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Property Division in California

California is a community property state which means that everything accumulated during the marriage, income, interest, debts, houses, cars, etc. is presumed to belong to both parties. "During marriage" is defined as the period between the wedding date and the Date of Separation.  There are exceptions to this presumption such as gifts and inheritances, but these usually require proof. For instance, a wedding ring is usually presumed to be a gift but courts have found that an expensive diamond bought during the marriage was not a gift but an investment and so not separate but community property.  These are complex issues governed by statute and ever-changing case law and they require thorough analysis by an experienced family law attorney.

Mandatory Financial Disclosure

During your divorce, one of the most important steps is the discovery process – the mandatory and formal exchange of information and records by the parties where they disclose their assets and obligations so that the parties or a judge can decide how the community property will be divided. In most cases property division involves any equity in the family residence, bank accounts, credit card debt, vehicles, and loans.  


More complex cases involve retirement accounts, investment accounts, royalties, patents, or private businesses which may be divided by complex formulas involving the date of acquisition and whether or not the asset was enhanced by the community in some way.  For example, a retirement account that existed prior to the date of marriage, but was also contributed to during and after the marriage.  Other common examples include a business started prior to marriage which grew during the marriage, or a house purchased with an inheritance but with payments made by community income.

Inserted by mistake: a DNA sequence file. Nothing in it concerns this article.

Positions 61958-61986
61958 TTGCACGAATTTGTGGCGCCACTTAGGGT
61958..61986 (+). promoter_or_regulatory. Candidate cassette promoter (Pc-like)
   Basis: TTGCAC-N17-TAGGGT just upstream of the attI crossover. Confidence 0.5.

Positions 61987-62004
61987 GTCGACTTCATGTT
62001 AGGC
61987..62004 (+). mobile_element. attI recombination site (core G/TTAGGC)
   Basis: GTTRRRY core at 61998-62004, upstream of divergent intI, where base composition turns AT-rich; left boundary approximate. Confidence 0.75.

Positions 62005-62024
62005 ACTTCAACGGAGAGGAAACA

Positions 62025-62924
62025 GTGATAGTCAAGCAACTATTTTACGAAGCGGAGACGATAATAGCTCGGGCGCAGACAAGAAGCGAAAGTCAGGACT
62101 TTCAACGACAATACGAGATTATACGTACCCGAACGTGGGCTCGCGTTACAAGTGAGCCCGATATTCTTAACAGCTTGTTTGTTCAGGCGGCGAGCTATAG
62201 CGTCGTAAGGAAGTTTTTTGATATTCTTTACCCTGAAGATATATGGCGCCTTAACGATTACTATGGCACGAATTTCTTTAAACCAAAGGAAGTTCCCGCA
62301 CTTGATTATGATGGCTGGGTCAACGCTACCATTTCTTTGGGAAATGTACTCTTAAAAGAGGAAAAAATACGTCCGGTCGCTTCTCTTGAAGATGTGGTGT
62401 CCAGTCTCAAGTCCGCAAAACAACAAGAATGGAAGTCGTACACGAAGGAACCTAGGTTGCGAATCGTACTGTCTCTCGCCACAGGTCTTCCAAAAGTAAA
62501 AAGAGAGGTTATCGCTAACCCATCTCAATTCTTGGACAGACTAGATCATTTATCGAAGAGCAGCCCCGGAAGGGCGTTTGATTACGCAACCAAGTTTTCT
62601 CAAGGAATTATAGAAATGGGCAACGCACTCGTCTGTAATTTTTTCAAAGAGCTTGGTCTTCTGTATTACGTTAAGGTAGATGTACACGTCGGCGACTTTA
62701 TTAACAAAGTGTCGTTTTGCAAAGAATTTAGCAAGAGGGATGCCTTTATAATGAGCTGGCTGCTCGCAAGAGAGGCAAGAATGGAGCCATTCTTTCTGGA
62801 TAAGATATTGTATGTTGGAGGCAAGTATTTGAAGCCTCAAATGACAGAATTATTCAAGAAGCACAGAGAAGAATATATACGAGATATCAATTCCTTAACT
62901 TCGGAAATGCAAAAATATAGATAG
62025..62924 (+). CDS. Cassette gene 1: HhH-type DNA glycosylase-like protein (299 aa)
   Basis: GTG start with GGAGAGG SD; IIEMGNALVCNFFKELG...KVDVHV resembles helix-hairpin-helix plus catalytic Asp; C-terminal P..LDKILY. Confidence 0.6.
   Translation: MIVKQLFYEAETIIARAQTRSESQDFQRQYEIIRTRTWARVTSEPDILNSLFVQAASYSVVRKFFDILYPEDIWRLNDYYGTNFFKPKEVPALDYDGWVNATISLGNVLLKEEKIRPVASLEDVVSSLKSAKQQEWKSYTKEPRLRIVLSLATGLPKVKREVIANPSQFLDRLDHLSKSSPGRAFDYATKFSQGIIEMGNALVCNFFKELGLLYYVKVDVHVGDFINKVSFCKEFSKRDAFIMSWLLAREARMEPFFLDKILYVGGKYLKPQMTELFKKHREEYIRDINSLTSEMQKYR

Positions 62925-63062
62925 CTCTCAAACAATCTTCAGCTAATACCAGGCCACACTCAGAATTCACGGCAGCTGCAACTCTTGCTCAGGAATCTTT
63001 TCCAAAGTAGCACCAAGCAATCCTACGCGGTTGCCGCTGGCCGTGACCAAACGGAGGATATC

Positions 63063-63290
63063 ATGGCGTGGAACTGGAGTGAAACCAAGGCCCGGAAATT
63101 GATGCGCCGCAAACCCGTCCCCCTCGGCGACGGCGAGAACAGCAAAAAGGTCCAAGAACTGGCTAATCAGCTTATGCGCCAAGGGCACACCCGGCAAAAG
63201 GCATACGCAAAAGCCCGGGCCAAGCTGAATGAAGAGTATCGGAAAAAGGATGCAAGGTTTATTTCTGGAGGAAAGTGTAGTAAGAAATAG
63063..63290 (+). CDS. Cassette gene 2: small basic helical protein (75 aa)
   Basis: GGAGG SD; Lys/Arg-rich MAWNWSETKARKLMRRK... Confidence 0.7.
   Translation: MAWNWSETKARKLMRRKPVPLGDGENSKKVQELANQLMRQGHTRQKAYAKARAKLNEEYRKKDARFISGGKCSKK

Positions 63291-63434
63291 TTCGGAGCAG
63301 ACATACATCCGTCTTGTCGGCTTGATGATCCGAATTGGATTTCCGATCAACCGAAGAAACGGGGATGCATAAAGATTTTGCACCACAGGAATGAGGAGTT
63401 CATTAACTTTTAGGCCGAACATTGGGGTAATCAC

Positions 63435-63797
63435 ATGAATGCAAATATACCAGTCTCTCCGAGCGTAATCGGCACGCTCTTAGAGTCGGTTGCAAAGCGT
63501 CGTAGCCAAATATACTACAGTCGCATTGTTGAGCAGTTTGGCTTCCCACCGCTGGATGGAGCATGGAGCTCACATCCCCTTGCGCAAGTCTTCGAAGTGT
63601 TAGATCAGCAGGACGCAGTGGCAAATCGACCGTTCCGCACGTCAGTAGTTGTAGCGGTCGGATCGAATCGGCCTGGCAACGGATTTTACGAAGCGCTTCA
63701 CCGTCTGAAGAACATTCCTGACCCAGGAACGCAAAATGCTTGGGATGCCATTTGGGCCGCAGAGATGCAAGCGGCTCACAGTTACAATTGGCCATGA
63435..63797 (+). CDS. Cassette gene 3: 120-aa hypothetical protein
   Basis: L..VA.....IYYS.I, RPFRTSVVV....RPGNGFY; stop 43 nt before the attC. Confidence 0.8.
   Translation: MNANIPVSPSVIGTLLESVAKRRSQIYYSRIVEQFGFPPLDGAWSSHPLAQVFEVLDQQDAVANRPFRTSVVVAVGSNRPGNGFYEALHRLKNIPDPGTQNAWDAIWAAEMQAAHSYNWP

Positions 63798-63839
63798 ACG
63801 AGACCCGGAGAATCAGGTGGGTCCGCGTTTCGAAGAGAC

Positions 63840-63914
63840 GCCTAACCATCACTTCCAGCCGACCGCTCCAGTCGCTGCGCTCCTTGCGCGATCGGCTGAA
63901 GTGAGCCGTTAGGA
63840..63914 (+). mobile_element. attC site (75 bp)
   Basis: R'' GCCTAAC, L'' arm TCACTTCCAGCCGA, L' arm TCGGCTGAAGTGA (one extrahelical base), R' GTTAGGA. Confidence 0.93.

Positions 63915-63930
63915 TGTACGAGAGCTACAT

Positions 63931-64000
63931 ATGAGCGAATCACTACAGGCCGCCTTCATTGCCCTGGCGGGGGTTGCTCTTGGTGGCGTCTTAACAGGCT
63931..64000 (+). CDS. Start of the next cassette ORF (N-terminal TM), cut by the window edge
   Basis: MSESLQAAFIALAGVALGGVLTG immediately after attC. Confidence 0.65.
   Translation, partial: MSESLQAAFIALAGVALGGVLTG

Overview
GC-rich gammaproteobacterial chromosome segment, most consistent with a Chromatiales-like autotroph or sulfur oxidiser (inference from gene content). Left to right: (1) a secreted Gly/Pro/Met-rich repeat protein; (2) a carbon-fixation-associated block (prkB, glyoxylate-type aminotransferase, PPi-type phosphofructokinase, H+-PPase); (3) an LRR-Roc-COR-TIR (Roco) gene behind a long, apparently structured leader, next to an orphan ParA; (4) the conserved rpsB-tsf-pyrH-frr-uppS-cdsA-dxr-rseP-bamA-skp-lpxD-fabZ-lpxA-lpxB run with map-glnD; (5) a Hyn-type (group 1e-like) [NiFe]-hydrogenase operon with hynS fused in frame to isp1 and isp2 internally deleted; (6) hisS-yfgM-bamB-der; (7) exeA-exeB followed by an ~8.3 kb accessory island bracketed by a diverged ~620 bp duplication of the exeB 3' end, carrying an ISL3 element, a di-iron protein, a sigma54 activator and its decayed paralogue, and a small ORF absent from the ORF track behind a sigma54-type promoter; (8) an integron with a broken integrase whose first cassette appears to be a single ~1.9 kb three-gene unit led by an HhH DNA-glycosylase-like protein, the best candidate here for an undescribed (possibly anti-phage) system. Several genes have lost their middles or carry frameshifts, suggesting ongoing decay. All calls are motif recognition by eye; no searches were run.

Property Division Hazards

Sometimes, couples disagree on the value of an asset, whether it was acquired before or during the marriage, or whether its growth was due to market conditions or individual efforts.  Often times parties fail to consider important tax implications.  All too often divorcing couples make bad deals because they did not consider the future financial consequences.  


At The Law Collaborative we help ensure that nothing is overlooked.  We have substantial experience handling intricate property divisions.  We understand the importance of addressing immediate financial concerns as well as long-term financial planning.  When appropriate, we utilize experts such as Certified Divorce Financial Analysts and Forensic Accountants to provide detailed and accurate valuations, recommendations on the allocation of financial resources, preparation of budgets and money management, and to provide important tax advice. We are committed to designing winning strategies that will protect your and your family's interests and allow you the fresh start you deserve. To speak to an experienced family law attorney about divorce and/or the division of your marital assets and debts, email us at, call (818) 348-6700, or fill out a case evaluation form.